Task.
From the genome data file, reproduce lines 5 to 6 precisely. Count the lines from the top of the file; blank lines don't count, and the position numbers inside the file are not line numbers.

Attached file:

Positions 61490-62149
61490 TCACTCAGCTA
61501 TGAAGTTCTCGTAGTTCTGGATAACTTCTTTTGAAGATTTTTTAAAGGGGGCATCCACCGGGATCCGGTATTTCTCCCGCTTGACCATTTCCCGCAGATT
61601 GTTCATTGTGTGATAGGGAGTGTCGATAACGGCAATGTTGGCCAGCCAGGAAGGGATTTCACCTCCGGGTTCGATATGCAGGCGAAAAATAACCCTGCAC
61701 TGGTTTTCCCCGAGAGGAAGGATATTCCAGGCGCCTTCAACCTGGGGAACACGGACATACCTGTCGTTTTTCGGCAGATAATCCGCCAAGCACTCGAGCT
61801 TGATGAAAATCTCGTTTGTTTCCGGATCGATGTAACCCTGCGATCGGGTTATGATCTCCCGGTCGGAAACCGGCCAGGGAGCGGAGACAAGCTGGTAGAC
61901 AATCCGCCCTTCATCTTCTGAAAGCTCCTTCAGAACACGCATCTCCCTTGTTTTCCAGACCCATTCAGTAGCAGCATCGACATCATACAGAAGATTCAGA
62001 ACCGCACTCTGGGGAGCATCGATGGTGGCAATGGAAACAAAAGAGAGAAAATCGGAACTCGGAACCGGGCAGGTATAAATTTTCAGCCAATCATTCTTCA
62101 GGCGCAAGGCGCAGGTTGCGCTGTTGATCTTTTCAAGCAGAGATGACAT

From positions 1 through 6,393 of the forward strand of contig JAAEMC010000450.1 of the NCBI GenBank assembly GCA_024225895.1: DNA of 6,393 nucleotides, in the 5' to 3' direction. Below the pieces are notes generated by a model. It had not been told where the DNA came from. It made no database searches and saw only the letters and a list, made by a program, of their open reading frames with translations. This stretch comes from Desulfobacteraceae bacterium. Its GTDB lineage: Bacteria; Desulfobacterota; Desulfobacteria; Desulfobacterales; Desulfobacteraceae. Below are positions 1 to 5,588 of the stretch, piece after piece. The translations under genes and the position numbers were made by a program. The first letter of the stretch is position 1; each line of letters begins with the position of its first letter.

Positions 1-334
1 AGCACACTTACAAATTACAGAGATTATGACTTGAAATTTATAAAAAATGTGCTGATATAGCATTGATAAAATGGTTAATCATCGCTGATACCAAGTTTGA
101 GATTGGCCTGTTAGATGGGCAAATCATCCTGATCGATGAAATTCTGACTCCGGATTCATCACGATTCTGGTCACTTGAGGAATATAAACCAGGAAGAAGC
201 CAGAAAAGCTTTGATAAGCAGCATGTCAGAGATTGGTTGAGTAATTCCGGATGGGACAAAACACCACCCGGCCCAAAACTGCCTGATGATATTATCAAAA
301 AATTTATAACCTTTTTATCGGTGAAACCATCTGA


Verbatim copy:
61701 TGGTTTTCCCCGAGAGGAAGGATATTCCAGGCGCCTTCAACCTGGGGAACACGGACATACCTGTCGTTTTTCGGCAGATAATCCGCCAAGCACTCGAGCT
61801 TGATGAAAATCTCGTTTGTTTCCGGATCGATGTAACCCTGCGATCGGGTTATGATCTCCCGGTCGGAAACCGGCCAGGGAGCGGAGACAAGCTGGTAGAC